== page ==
3. Boiling

Coliform bacteria are naturally occurring organisms that are found in water, soil and the bodies of humans and animals. They are known as indicator organisms because they provide an indication that a water supply may contain disease-causing pathogens. The presence of coliform bacteria in your well water does not necessarily mean that drinking the water will make you sick, however, high levels of coliform bacteria could indicate that a contamination pathway exists between your well and a source of coliform bacteria (surface water, septic systems, animal waste, etc).

Most commonly, coliform bacteria are detected by testing for Total Coliform bacteria, a group of bacteria that are common in the environment and usually harmless. However, if the results also show the presence of Fecal Coliform bacteria, which are found in the intestines and faeces of humans and animals, it is likely that environmental pollution has occurred and the threat of more harmful pathogens entering your well water is greater.

The most likely cause of a positive result for fecal coliform bacteria is sewage or animal waste seeping into the groundwater and washing through soil to reach your well. Other common sources of fecal contamination include septic tanks, livestock areas and drain fields. In addition to addressing any possible pollution sources, disinfection of the well and water system is typically recommended after detection of fecal coliform bacteria in a water sample. This may be accomplished through shock chlorination, UV treatment or boiling the water.

Boiling your water to a rolling boil for one minute will destroy any fecal bacteria in the water, and should eliminate any other bacterial or viral contaminants in the water. You can also use a UV light to treat the water and kill any remaining fecal bacteria and viruses.

It is important to test your well water for coliform bacteria regularly, especially if you have young children or elderly people living in your home who are more susceptible to serious and life-threatening illness caused by ingesting contaminated food or drinking water. In addition to regular testing, well owners should maintain a distance between their well and sources of surface water runoff or septic tank, and keep the well structure in good condition to prevent contamination from leaking into the well.

4. Filtering

Coliform bacteria are found naturally in water, soil and the waste of humans and animals. They are considered “indicator organisms” and when found in a drinking water supply, it indicates that there is a possible contamination source. It does not mean that the water is necessarily harmful to drink, but it does indicate that other disease-causing bacteria or protozoa (like dysentery and hepatitis) may also be present in the water. It is not cost-effective to test for each of these independent pathogens individually, so testing for coliform bacteria is done as a more general indicator of the presence of potential pathogens in drinking water.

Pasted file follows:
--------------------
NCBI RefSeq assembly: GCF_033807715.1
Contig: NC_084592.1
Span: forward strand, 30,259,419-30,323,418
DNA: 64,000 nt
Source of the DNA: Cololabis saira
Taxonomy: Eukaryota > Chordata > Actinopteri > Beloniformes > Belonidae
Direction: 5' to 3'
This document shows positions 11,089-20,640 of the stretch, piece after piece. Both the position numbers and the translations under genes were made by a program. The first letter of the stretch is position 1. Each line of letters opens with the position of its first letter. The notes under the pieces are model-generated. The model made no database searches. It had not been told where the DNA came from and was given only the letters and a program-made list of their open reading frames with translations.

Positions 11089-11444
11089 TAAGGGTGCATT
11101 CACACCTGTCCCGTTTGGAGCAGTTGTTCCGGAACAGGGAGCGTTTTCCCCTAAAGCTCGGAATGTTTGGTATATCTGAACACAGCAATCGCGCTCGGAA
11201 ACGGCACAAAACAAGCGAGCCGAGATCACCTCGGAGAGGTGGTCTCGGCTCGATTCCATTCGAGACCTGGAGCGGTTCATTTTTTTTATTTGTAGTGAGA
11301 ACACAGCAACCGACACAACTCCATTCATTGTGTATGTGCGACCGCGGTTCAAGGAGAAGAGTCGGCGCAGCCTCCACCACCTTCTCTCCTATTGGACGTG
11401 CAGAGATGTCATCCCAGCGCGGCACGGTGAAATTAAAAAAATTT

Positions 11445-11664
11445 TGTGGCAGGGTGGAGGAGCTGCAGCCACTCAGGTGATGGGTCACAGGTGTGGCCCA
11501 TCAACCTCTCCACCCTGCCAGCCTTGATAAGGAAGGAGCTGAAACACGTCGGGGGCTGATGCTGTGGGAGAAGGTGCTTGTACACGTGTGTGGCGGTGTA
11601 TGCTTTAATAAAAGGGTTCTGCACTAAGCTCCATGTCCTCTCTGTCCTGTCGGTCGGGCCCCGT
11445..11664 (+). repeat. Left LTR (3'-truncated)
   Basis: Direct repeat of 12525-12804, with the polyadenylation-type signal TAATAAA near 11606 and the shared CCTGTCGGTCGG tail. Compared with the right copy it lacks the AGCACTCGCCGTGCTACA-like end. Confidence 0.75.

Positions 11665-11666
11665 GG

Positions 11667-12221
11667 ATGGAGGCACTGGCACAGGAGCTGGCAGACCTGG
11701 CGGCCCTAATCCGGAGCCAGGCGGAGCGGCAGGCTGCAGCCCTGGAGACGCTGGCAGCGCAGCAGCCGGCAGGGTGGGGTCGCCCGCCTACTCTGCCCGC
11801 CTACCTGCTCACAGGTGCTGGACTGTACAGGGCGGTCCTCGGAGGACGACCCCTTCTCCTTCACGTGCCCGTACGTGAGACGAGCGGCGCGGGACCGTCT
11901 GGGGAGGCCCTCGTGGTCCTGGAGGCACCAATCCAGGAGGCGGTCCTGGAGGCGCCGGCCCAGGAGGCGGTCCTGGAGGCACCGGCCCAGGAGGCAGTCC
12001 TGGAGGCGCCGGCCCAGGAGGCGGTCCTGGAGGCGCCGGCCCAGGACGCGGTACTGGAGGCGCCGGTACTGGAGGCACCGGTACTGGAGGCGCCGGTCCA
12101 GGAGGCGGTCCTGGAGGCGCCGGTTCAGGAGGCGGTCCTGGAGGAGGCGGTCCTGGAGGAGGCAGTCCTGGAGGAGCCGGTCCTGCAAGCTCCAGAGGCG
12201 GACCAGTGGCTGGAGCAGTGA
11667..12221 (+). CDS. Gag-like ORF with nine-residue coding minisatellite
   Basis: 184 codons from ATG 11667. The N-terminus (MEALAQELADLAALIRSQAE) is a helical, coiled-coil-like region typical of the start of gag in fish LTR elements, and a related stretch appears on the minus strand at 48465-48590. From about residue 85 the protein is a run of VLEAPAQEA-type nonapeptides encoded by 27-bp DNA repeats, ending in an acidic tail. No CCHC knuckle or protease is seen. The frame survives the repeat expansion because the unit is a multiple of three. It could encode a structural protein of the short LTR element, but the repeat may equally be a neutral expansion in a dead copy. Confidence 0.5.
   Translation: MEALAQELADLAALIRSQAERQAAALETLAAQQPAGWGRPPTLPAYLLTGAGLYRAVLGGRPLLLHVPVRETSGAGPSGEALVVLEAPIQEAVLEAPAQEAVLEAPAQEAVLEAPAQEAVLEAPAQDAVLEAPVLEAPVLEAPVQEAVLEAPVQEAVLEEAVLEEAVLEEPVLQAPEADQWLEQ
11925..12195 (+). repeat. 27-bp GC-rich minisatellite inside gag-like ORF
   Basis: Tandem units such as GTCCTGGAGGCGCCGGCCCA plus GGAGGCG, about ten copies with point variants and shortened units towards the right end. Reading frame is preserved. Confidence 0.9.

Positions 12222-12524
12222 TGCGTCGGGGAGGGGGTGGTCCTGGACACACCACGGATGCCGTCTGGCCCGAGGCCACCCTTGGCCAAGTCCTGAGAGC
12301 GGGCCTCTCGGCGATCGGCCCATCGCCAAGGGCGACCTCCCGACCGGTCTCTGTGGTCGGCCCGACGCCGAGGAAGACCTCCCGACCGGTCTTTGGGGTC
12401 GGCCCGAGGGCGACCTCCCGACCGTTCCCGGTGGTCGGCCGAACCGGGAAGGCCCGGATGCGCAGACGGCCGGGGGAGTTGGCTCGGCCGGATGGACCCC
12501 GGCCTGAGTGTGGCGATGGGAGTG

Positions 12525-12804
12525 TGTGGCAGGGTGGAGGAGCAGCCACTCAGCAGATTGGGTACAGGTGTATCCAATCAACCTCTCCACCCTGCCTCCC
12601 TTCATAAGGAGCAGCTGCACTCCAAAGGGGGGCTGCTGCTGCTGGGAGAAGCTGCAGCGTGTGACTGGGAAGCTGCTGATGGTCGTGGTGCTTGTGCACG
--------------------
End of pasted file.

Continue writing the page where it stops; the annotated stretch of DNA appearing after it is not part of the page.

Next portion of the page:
Most contaminated wells are caused by environmental pollutants, such as surface runoff and sewage spills. While these sources are usually less serious than fecal coliform contamination, they can still cause problems if they get into the groundwater supply. Water treatment systems that rely on filtration are able to remove these contaminants, including coliforms and other potentially dangerous microbes.

Depending on the contaminant, different types of filters will be used. A water filtration system will have porous membranes or adsorption media that can bind chemical pollutants and heavy metals, while also filtering out bacteria and other pathogens. Water treatment filters can be installed at the point of entry for the entire house or at the point of use for select faucets.

Wells that are built close to a septic system or sewage plant are particularly vulnerable to contamination. This is also true of older wells that have not been properly maintained or sealed, and of spring-fed systems and cistern-type water storage systems that do not have an airtight seal in the well cap.

Getting rid of coliform bacteria in well water is essential for your health. While these bacteria are harmless, their presence in your home water is a warning sign that other harmful pathogens may be present in the same water. Some people are more sensitive to these pathogens than others, and children and the elderly are especially susceptible. In addition, bacterial contamination can result in a variety of symptoms, from mild to severe.